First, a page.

Himalayacetus is significant because it is the oldest archaeocete known and because it was found in marine strata associated with a marine fauna. Himalayacetus extends the fossil record of whales about 3.5 million years back in geological time, to the middle part of the early Eocene [53.5 million years ago (Ma)] [author’s parentheses]… When the temporal range of Archaeoceti is calibrated radiometrically, comparison of likelihoods constrains the time of origin of Archaeoceti and hence Cetacea to about 54–55 Ma (beginning of the Eocene), whereas their divergence from extant Artiodactyla may have been as early as 64–65 Ma (beginning of the Cenozoic). (Bolding mine – VJT.)
It should be noted that the Archaeoceti were not “fully terrestrial”: they were at least partially amphibious. Since the oldest known amphibious ancestor of whales appeared 54 million years ago (not 50 million years ago), the terrestrial ancestor of this creature must be even older than that.
What about the 49-million-year figure for the Antarctic whale? The problem is that the authors of the paper describing the fossil actually propose a different figure. They acknowledge uncertainties in the dating, but think an age of 40-46 million years is most likely. In their words (bolding mine – VJT):
Age control within the La Meseta Formation has been based primarily on biostratigraphy and suggests that its deposition spanned during much of the Eocene, but there is uncertainty about the precise age of particular units within this formation. In particular, the age of the lower part of the La Meseta Formation (TELMs 2-5), where MLP 11-II-21-3 was collected, is still disputed… TELM 4 includes a significant number of reworked shells, which could have biased the strontium-isotope data. The uncertainty is heightened by the small degree of variance in the global seawater curve for the early to the middle Eocene…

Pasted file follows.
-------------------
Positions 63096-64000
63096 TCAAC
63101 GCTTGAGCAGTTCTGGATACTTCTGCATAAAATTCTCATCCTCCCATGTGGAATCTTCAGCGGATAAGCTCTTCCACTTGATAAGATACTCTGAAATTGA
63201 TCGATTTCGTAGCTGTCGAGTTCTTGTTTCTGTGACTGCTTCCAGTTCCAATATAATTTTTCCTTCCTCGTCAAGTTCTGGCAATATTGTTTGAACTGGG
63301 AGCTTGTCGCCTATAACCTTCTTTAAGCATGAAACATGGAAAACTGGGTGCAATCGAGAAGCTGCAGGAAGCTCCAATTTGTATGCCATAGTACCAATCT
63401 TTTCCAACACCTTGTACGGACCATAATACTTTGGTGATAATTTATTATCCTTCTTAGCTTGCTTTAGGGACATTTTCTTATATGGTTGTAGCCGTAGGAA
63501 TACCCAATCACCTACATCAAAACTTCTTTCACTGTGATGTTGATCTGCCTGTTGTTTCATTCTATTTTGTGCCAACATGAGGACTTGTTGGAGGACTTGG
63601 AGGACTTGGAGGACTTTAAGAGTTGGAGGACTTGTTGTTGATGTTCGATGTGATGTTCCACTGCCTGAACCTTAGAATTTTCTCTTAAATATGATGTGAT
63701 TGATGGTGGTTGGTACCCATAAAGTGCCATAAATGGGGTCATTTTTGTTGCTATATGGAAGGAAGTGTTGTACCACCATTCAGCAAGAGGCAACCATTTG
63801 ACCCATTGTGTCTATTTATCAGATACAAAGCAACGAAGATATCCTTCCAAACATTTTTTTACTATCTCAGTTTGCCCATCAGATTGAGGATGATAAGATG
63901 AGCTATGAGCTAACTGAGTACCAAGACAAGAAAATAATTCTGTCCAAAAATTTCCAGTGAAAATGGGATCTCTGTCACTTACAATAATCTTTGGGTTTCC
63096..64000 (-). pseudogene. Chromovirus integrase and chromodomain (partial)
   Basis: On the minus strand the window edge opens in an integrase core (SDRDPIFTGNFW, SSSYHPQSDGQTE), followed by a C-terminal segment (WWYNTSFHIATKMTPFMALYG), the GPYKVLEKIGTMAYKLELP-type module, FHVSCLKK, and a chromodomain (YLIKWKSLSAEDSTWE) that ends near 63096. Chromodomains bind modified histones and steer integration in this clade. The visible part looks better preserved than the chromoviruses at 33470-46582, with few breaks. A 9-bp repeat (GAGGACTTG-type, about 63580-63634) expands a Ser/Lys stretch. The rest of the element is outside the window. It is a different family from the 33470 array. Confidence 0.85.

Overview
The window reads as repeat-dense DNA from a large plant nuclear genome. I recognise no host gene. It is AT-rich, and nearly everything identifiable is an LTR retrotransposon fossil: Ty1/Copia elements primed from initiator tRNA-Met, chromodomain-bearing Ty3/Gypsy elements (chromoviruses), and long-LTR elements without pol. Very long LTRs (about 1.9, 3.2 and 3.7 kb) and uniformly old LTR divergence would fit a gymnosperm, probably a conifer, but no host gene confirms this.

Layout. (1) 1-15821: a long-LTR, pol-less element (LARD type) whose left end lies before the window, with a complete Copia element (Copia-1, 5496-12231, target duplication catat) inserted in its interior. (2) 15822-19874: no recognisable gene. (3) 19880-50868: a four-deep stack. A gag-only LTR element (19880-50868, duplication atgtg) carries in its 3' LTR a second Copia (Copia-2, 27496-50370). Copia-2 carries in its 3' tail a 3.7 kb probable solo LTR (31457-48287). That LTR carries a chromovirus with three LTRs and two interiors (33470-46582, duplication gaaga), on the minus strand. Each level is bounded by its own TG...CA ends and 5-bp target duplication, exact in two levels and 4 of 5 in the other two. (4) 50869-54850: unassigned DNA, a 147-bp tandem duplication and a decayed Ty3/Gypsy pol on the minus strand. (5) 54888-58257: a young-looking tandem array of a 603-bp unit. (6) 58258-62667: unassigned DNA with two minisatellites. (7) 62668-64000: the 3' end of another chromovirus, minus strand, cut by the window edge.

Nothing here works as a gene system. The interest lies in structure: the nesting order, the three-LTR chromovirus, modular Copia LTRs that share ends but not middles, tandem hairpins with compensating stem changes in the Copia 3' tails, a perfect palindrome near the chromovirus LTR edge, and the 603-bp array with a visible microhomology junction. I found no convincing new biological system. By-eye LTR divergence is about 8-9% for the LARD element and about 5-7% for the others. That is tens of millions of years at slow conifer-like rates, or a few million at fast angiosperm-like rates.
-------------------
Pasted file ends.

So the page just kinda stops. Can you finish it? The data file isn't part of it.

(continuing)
A younger age for TELM 4 and TELM 5 has been discussed as a feasible alternative to an early Eocene age in a number of publications…
In summary, considering that 87Sr/86Sr ratios provided for TELM 4 might be biased (because of potential reworking and oscillation of the marine Sr isotope curve during the Eocene), we interpret the age of the horizon that produced MLP 11-II-21-3 (i.e., TELM 4) as early middle Eocene (~46- 40 Ma; middle Lutetian to early Bartonian based on ICS International Chronostratigraphic Chart 2015; Cohen et al., 2013) and follow the most recent chronostratigraphic interpretation for the La Meseta Formation. This age is also more consistent with the published stratigraphic record of basilosaurids elsewhere.
In view of the uncertainties highlighted above, it would be foolish to attach any confidence to the original age estimate of 49 million years for the Antarctic whale jawbone, which was the figure reported back in 2011.